CP

              1. re: Chefpaulo

                Yeah..and I'm tired of not being able to find "non" organic veg. Why? 'Cause of the pricing. $1.49 for one little zuchinni? I think not! I'm going to head over to "Produce Junction" instead. Everyone tells me it's great!

          2. Going down hill big time! I live in the Rochester area, where corporate headquarters is located. I live in a location that's equally convenient to the newest Wegman's and to the flagship store.

            Here's what I've noticed:
            o In every department, more than half of the shelf space is devoted to Wegman's house brands and the selection of national or specialty brands has become increasingly limited.

            For example, the shelves contain a dizzying array of Wegman's brand dressings: regular dressing, lite dressing, fat free dressing, Foods You Feel Good About dressing, organic dressing, and I'm possibly forgetting some other types. While there are some unique flavors in some of the dressing lines, the repetition of the same flavor dressing in every single formula is staggering.

            The stores still carry the national names in salad dressings (e.g. Ken's, Wishbone, Paul Newman). However, the selection for each brand and each category is quite limited. The selection of small independent brands of dressings has been cut back dramatically in the 15 months since the East Avenue store opened.

            While some of the Wegman's products are quite acceptable, this approach is driving out the unique and the distinctive products that the store used to keep in its shelves.

            Or consider the example of bleach. Shoppers are confronted by one row of Clorox regular bleach in 64 ounces and five rows of Clorox regular bleach in the 121 ounce size. The only way to get a splashless formulation is to buy Wegman's brand or the 121 ounce size of Clorox. The rest of the bleach area is stocked with multiple rows of every conceivable formulation and fragrance of 121 ounce Wegman's brand bleach.

            Presumably there is little difference between the Wegman's brand and the Clorox brand. I'm certainly not going to buy two bottles of bleach to do a head to head comparison. However, I've lost the freedom of choice.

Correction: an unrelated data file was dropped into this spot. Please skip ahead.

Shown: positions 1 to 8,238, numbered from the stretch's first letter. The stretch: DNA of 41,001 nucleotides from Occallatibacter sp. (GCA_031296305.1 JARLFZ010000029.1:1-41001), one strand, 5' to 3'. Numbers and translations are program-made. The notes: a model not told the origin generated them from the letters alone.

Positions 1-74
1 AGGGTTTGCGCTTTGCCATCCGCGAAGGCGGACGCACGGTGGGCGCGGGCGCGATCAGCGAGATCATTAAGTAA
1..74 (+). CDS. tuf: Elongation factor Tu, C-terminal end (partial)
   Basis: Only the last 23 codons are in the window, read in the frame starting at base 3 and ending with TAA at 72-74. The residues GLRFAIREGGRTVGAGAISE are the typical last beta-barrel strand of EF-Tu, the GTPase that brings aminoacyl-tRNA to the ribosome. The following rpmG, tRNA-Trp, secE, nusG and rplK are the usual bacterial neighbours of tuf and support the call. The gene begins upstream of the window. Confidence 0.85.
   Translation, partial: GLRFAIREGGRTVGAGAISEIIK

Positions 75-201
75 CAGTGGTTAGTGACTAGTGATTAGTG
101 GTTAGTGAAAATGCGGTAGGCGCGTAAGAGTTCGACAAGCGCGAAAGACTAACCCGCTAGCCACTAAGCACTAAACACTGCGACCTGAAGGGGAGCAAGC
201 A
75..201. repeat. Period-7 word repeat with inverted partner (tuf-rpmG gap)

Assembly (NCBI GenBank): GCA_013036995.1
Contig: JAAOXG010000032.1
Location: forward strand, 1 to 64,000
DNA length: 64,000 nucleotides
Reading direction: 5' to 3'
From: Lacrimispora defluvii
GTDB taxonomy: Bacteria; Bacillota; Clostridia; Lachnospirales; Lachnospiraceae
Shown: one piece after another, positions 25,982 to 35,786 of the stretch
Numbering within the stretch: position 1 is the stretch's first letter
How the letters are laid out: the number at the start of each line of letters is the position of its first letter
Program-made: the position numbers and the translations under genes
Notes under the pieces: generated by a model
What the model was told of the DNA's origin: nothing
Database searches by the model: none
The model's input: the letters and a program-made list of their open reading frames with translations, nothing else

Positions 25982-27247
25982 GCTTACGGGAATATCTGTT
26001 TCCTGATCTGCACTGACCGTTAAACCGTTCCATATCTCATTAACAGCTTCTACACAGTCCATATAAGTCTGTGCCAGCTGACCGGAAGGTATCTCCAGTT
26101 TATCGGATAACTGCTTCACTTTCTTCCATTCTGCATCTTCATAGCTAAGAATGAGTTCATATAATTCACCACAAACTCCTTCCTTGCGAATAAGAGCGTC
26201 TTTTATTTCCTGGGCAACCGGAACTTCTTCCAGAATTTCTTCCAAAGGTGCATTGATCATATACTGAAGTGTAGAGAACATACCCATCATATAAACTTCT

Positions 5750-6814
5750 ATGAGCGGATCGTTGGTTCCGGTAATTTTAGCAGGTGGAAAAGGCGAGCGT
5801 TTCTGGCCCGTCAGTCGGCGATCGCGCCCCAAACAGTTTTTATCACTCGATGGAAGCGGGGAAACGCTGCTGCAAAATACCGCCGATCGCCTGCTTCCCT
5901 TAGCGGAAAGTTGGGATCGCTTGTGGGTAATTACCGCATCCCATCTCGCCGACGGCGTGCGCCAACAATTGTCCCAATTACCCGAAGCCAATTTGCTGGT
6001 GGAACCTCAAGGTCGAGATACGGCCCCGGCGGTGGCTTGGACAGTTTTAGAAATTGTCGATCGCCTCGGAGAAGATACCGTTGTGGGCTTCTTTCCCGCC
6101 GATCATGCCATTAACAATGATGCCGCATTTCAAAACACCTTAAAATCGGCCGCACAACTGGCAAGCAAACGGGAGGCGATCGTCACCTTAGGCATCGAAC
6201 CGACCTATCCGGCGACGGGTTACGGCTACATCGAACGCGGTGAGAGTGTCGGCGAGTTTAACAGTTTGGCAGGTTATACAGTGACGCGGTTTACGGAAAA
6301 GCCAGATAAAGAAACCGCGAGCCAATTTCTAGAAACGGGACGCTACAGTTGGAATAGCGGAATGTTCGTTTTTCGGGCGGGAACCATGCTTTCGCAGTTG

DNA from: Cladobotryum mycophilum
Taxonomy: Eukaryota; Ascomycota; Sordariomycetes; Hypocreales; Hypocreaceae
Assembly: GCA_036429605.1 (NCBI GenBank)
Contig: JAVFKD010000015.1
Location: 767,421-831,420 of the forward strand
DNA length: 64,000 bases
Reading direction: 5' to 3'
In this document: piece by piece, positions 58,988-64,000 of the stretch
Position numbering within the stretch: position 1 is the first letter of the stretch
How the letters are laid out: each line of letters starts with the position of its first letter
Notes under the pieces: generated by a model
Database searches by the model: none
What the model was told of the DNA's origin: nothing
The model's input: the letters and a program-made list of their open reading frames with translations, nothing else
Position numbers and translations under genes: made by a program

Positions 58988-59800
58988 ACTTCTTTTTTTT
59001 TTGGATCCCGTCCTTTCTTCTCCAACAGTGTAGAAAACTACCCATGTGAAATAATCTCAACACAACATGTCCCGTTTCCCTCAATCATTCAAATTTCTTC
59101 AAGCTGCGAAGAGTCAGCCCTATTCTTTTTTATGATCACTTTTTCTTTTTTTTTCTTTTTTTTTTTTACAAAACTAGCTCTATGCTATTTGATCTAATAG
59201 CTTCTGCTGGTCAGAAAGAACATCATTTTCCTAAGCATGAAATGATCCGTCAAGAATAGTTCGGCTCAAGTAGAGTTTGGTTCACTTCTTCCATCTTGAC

Since I want the Splashless formulation, I'm faced with two less than wholly satisfactory options: deal with a size that is unpleasantly large and bulky or transfer bleach into a smaller bottle thus keeping two active, open bottles of bleach. I'm willing to pay a few pennies more to have the formulation I want in a size that's convenient, but Wegman's has decided I can't have that control if I shop at their store.

            This creeping trend to sell only the bigger size of any item to compete financially with the big box stores is showing up in the food departments, too. For example, the East Avenue Wegman's used to offer a choice of a 12 oz, or 14 oz, or 18 ounce box of Cheerios. Within the last two weeks, the 14 ounce box has disappeared and that spot on the shelves has been replaced by the option of two bundled together 18 ounce boxes of cereal. To appreciate the absurdity of this recent switch, you have to understand that the East Avenue store is the only in-city Wegman's in existence. It is a wholly new store, built on the site of the first-ever Wegman's, and exists because corporate felt sentimental about its history. They felt they couldn't/shouldn't shutter every branch in the city where this chain began. But there's no good match between the demographic of the shoppers and the way the stores are stocked.

            Admittedly there are plenty of very large 100 year old homes on the streets leading to the East Avenue store, but a sizable fraction of these have been converted to apartments so there's only one or two occupants in each unit -- not the original large families for which the houses were intended. I'm sure a house filled with four apartments shops differently from a house with large numbers of children. In my immediate neighborhood, the residents are retired couples or unmarried younger adults. Nevertheless, the stock in the East Ave branch skews toward the jumbo bargain sizes of most items.

            It's principle behind these changes that bothers me. As a shopper, I feel that I'm being manipulated. It seems so blatant that the array on the shelves is for Wegman's convenience and increased profit rather than for my satisfaction.

            5 Replies